Should I Take Turmeric?
Have you been wondering about whether or not you should take Turmeric because it was recommended by your doctor, or you have seen it advertised? I find this a bit annoying because it is indiscriminately recommended for everyone. So, let’s look at what it’s for.
Turmeric is an Indian spice and can be used as an herbal supplement. It contains Curcumin, the primary chemical constituent that gives it its anti-inflammatory properties along with its yellow color. It widely used as one of the spices in curry powder. It has become very popular, and is widely recommended as a dietary aid for inflammation and pain. Some people have questions about it, and they wonder whether or not they should be taking it. It may help if I break down its uses, and clarify when it wouldn’t be appropriate for someone to take it.
In Chinese Medicine this herb is called Jiang Huang (Turmeric). Its flavors are spicy, bitter, and has an energetic warming affect on the body.
This herb helps blood circulation, and breaks up coagulation that may be the cause of pain related to traumatic injury, and it helps speed healing. It moves Qi-energy of the liver, which means that it protects the liver from toxins, has antioxidant qualities, lowers cholesterol, reduces menstrual pain, and decongests the liver. The bitter and warming qualities improves joint swelling, shrinks uterine tumors, dissolves gallstones, and improves ligament flexibility. Dosage as a single herb is 1/4 to 1/2 tsp. daily. It is best when taken along with cinnamon bark (Rou Gui) or cinnamon twig (Gui Zhi) for dysmenorrhea, or joint pain such as in the shoulders. It is usually added as an adjunct herb to enhance effects for relieving menstrual pain in an herbal formula such as Bupleurum and Dang Gui (Xiao Yao Wan) for instance.
This herb is not for you if you have blood deficiency without stagnant Qi-energy or blood stasis. This means you don’t experience localized pain of a deep, sharp and piercing nature and inflammation that is worse at night, that is swollen, or you don’t have palpable solid, immobile masses, dark complexion, purple lips, fragile dry hair and skin, a purple tongue with purple spots. If you feel weak, exhausted, have a pale complexion, experience light thin menstrual blood flow during your periods, dizziness, pale tongue or conjunctiva this herb is not for you. Use caution if you are taking an anti-coagulant, anti-platelet medication.
I hope this helps?
*How Herbs are Prescribed in Chinese Medicine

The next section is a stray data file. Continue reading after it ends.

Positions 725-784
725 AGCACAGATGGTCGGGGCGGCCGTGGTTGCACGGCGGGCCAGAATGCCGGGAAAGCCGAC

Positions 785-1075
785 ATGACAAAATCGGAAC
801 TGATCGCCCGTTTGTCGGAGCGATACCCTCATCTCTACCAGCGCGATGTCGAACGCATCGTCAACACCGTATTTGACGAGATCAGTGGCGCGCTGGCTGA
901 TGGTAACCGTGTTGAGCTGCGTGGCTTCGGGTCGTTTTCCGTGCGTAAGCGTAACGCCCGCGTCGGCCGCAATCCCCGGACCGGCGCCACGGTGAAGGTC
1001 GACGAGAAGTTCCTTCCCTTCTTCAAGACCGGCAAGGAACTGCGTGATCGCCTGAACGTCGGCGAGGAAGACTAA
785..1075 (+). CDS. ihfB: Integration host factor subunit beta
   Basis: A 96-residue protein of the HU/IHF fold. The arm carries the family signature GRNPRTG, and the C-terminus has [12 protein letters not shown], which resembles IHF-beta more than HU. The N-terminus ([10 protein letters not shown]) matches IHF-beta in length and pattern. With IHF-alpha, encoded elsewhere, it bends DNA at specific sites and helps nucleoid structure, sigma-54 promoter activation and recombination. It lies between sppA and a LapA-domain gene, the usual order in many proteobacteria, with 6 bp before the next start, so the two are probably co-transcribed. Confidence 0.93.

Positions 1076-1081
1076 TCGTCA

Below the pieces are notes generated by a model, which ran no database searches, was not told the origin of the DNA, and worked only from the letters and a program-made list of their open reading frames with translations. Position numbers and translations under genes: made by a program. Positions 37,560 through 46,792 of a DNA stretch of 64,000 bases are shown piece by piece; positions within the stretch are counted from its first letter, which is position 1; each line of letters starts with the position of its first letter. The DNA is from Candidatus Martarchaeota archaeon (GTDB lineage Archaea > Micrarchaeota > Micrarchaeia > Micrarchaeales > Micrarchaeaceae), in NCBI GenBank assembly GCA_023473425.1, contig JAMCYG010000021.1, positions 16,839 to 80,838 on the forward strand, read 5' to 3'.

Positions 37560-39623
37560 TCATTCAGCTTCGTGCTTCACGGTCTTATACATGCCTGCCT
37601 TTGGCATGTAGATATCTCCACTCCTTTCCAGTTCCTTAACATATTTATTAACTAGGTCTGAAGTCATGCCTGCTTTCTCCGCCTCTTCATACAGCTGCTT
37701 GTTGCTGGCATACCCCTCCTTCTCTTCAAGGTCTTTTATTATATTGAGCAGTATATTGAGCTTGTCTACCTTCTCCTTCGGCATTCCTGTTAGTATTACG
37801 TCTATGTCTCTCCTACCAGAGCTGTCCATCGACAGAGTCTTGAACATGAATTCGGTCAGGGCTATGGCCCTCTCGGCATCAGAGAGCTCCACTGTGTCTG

*Let me start by saying that using herbs and spices in your cooking for flavoring is not necessarily the same thing as taking them as an herbal supplement. Although, there may be some dietary value, there is not necessarily a therapeutic value that comes with potency and dosage. The spices and herbs found in your spice isle of the supermarket are going to be of a different quality, grade, and concentration than that found in an herbal tea or supplement. Chinese Herbalists use high quality pharmaceutical grade herbs with high potency and bio-availability along with correct species identification. The dosage matters as well. In addition, herbs aren’t typically given singly, they are compounded together in a balanced formula that may include anywhere from two to ten or more herbs. This way each herb works in a synergistic manner, and counteracts any negative affects. This is much safer than taking only one ingredient long term. As an example, you will find quite often that fresh ginger (Sheng Jiang), honey-fried licorice (Zhi Gan Cao), and red dates (Da Zao) are added to formulas to protect your stomach, and to harmonize all of the ingredients together. Chinese Angelica Root (Dang Gui) is often combined with Ligusticum (Chuan Xiong), and White Peony (Bai Shao) to nourish blood, regulate the movement of blood, and sooth PMS symptoms and pain without causing too much thinning of blood, hemorrhage, or blood stasis and coagulation. The flavors of bitter, sweet, spicy, salty, or sour as well as the energetic temperature of hot, warm, cooling, cold, have beneficial qualities on the body. The herb’s flavors and temperature are taken into consideration when choosing an appropriate herbal remedy per one’s constitution. Curcumin (Yu Jin) is spicy, bitter and cooling on the body. Thus, it may not be for everyone. You would need to consult with an expert herbalist that can evaluate your constitutional pattern of disharmony and recommend an appropriate herbal formula.